Years of tremendous growth in response to complex emergencies have left a mark on the humanitarian sector. Various matters that once seemed settled are now subjects of intense debate. What is humanitarianism? Is it limited to the provision of relief to victims of conflict, or does it include broader objectives such as human rights, democracy promotion, development, and peacebuilding? For much of the last century, the principles of humanitarianism were guided by neutrality, impartiality, and independence. More recently, some humanitarian organizations have begun to relax these tenets. The recognition that humanitarian action can lead to negative consequences has forced humanitarian organizations to measure their effectiveness, to reflect on their ethical positions, and to consider not only the values that motivate their actions but also the consequences of those actions. In the indispensable Humanitarianism in Question, Michael Barnett and Thomas G. Weiss bring together scholars from a variety of disciplines to address the humanitarian identity crisis, including humanitarianism's relationship to accountability, great powers, privatization and corporate philanthropy, warlords, and the ethical evaluations that inform life-and-death decision making during and after emergencies.
Making a Welcome combines an engaging personal story with an examination of the meaning and possibilities of hospitality, both as a domestic practice much in need of revival, and as a fundamental Christian orientation, with emotional, intellectual and spiritual implications. Maria Poggi Johnson draws on her knowledge of the Christian tradition, and on two decades of personal experience of trying to welcome well, to consider what happens when we open our homes to others, what is involved in offering a genuine welcome, and how the skills we develop in doing so can shape our relationships with our spouses, with the society around us, with our own beliefs and commitments, and with God. Illustrated by stories drawn from Scripture, literature, film, and from the author's own experience, Making a Welcome challenges readers to discover the life-changing practice of true hospitality, not only in their homes, but in all aspects of their lives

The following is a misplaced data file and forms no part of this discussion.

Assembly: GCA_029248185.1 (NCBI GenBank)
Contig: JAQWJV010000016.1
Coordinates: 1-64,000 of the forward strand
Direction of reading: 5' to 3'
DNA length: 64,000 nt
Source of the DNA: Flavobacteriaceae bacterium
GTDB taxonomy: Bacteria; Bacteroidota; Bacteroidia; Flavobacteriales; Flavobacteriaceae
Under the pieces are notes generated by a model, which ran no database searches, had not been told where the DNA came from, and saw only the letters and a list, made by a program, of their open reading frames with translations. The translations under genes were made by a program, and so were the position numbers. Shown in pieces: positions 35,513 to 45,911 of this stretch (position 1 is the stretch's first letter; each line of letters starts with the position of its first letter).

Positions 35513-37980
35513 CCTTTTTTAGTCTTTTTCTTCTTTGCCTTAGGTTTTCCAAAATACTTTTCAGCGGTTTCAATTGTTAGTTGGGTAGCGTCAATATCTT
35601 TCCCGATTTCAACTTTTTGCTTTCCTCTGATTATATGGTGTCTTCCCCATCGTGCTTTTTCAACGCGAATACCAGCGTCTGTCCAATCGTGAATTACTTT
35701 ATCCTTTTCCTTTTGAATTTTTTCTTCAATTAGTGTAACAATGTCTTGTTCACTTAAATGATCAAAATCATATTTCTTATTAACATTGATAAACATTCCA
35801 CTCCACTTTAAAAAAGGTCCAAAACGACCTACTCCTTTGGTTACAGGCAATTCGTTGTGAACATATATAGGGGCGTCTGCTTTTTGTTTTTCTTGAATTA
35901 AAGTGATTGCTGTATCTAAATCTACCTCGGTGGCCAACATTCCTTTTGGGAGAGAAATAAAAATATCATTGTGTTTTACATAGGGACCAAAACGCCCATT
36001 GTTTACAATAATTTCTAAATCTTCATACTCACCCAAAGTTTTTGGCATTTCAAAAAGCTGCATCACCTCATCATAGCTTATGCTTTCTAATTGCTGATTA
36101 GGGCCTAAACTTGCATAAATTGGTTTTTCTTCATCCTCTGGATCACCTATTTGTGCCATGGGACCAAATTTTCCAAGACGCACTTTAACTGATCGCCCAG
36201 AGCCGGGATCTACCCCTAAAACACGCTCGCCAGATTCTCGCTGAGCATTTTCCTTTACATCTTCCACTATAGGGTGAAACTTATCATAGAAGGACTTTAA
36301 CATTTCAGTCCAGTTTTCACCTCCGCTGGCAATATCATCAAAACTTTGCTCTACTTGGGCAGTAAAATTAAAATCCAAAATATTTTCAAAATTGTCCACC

The author addresses the standoff between traditional conviction and Western secular individualism and argues that neither position is viable.
Booker Prize-winner Anita Brookner captures the magic and depth of real life with this story of an ordinary man whose unexpected longings, doubts, and fears are universal. Paul Sturgis is resigned to his bachelorhood and the quietude of his London flat. He occasionally pays obliging visits to his nearest living relative, Helena, his cousin’s widow. To avoid having to turn down her Christmas invitation, Paul sets off for a holiday in Venice where he meets Mrs. Vicky Gardner, an intriguing woman in the midst of a divorce. Upon his return to England, a former girlfriend, Sarah, reenters Paul’s world and these two women spark a transformation in Paul, culminating in a shocking decision.
This updated, revised version of the important 1988 first edition (“must reading for anyone seriously probing religious pluralism in our society”—Theology Today) examines the complex relationship between American ideals and increasing religious diversity. In the past two decades, American religion has become more pluralistic and the central dynamic of welcoming versus rejecting religious diversity is even more prominent and nuanced. Explored here are two competing visions of the American Dream as it relates to religion: America as a pluralistic society shaped by its diversity, and America as an assimilative society in which people of all backgrounds become “American.”
Includes statistics.